Amazon’s Kindle is of course the brand most think of when they consider buying an e-reader, but competition does exist, and the truth is it makes the company’s newest entry-level device look like a poor bargain. The price may be low, but this budget reader just doesn’t meet the bar.
The most basic current device in the e-paper Kindle lineup, the plain old “Kindle” (as opposed to Kindle Voyage, Kindle Paperwhite, etc.) has in this 2019 iteration gained a couple of features. An adjustable frontlight illuminates the E-Ink screen, there’s an improved touchscreen and a refreshed hardware design, though you’re forgiven if you don’t notice.
At $110, or $90 if you allow ads on your device, it’s among the cheaper devices out there, falling well below the $150 Paperwhite and $270 Oasis (again, subtract $20 if you don’t opt out of “special offers,” which I always make sure to mention).
It runs the familiar Kindle OS and of course seamlessly connects to your Amazon account, just like the others in the lineup. In general, it’s more or less the same as the others in terms of formats, storage and access features, and so on. So you’re not sacrificing anything on that front.
Unfortunately, what you do sacrifice is something much more important: a decent screen.
We’ve been privileged in the last couple of years to see the quality of e-reader displays improve considerably, both in terms of resolution and lighting. A couple of months ago I reviewed the $130 Kobo Clara HD, which offers few frills and, frankly, inferior build quality, but a beautiful screen and color temperature-adjustable frontlight, which is really worth paying for.
The specs speak for themselves: the “all-new” Kindle has a 6-inch screen with a pixel density of 167 PPI. The Clara HD has nearly twice that: 300 PPI, like the nicer Kindles, and believe me, you notice. It makes a huge difference to how text looks — there are diminishing returns past that point, but the change from 167 to 300 is a big one. Letters look much crisper and more regular, and fonts look much more different from each other, allowing you to customize your reading experience a more. (I recently found out I can easily add fonts to the Kobo, and it’s great.)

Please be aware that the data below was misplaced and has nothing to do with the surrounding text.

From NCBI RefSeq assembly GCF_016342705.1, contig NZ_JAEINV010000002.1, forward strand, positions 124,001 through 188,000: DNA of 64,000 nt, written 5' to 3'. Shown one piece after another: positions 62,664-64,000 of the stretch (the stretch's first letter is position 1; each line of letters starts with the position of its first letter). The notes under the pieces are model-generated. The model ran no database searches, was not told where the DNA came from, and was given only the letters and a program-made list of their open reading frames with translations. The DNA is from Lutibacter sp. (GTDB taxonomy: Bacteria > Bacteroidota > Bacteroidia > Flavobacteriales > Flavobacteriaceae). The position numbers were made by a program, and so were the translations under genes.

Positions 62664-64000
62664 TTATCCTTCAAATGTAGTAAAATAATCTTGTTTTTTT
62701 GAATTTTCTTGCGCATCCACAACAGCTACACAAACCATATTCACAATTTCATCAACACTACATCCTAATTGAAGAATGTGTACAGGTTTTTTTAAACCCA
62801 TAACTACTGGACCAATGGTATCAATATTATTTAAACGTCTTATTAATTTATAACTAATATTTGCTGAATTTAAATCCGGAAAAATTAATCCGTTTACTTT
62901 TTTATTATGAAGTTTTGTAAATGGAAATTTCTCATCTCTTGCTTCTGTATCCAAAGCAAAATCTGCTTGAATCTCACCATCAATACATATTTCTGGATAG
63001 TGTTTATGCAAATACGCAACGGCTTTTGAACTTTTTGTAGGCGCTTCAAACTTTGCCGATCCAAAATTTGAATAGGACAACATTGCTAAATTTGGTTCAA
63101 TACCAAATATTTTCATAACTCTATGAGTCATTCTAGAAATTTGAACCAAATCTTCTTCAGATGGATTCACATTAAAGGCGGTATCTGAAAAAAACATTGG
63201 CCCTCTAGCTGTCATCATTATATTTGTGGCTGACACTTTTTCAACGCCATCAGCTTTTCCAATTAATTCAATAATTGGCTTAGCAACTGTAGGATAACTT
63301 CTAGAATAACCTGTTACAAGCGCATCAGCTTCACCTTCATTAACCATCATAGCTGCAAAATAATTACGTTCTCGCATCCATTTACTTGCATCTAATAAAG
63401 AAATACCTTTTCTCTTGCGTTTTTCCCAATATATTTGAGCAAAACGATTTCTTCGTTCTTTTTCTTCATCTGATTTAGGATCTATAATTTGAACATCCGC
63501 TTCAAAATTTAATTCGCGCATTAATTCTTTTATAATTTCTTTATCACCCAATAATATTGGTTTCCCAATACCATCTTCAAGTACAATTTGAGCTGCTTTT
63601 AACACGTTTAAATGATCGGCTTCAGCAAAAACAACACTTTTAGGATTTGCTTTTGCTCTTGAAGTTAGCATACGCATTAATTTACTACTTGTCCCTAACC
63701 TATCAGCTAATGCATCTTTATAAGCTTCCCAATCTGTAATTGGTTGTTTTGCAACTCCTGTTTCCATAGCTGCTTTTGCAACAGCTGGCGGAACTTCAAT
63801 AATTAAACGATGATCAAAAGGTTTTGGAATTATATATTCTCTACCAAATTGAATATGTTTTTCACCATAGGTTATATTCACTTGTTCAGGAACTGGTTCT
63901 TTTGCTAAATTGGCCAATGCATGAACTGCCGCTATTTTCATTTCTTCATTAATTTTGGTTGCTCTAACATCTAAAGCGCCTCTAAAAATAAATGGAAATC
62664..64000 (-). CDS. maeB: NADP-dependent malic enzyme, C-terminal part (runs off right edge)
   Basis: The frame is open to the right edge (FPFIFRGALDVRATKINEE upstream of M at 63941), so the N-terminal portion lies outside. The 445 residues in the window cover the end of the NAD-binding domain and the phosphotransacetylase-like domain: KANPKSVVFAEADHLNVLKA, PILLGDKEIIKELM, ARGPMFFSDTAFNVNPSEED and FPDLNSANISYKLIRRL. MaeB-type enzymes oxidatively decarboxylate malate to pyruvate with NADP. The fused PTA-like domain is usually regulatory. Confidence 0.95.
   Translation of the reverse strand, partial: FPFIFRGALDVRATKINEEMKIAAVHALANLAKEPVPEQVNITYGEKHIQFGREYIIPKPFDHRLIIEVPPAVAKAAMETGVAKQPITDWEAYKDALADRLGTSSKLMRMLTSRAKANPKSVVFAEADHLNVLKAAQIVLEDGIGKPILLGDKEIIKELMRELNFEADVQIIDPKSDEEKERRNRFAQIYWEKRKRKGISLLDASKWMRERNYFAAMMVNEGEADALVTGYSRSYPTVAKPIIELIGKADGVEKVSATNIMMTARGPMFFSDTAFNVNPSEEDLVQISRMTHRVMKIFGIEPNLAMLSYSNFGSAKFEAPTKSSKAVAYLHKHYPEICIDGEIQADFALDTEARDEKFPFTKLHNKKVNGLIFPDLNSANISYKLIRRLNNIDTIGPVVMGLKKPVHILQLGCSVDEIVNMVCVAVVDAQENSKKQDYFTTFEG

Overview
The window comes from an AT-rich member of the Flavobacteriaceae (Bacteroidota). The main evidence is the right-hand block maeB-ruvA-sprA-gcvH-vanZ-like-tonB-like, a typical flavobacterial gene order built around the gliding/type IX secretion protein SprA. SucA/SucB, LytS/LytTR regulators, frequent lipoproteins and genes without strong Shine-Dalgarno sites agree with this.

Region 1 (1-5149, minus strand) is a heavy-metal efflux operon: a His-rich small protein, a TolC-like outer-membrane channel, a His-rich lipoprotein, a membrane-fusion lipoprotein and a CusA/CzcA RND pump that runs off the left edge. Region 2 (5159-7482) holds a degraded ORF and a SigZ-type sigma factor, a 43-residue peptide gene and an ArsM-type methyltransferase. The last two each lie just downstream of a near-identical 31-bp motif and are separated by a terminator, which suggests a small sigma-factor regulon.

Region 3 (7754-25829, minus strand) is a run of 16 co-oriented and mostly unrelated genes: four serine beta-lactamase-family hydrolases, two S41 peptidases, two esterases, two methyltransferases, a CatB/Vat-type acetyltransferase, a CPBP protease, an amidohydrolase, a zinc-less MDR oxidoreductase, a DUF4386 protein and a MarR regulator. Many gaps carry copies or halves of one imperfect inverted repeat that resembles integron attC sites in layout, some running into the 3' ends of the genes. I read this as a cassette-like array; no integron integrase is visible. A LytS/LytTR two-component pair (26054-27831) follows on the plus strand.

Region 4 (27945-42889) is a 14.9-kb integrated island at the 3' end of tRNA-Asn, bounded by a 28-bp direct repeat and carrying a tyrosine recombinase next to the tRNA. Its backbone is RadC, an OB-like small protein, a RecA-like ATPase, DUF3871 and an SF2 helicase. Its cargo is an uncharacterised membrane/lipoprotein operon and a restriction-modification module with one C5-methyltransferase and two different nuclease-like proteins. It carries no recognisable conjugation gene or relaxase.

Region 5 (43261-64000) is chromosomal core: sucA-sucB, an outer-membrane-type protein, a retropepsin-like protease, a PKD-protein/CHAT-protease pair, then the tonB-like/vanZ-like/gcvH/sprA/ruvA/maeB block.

It’s hard to capture the difference between the two except in macro shots, but in person it’s a serious one. There’s a reason phones, tablets and e-readers (including Amazon’s own) all went to high pixel density and never looked back.
The Clara also has a frontlight that lets you adjust the color cast from cool to warm, which you can see above (I realize the temperatures of the images themselves are different as well, but you get the idea). I didn’t think I’d find this useful, but as with resolution, it’s one of those things where once you have it, it’s difficult to go back. The cold, pixelated screen of the basic Kindle was unbearable after the warm, smooth look of the Kobo.
If you must have a Kindle reader and can’t spend more than $100, I’d seriously advise you to try to find an old generation of Paperwhite or the like with the higher-resolution screen and frontlight. It makes a huge difference to readability and that’s really the most important part of a reader.
I would, however, advise you to spend a little more now to avoid buyer’s remorse. The Paperwhite is a great device and not too much more if you’re willing to accept Amazon’s “special offers.” Kindles in general have great build quality, as well. If you aren’t attached to the Kindle brand, however, the Kobo Clara HD is only a bit more money and offers a better reading experience than either, in my opinion, as well as the flexibility that comes with the company’s devices.
When the entry-level Kindle gets a screen that matches the entry-level competition, I’ll happily endorse it, but for now I have to recommend its slightly more expensive peers for a major bump in quality.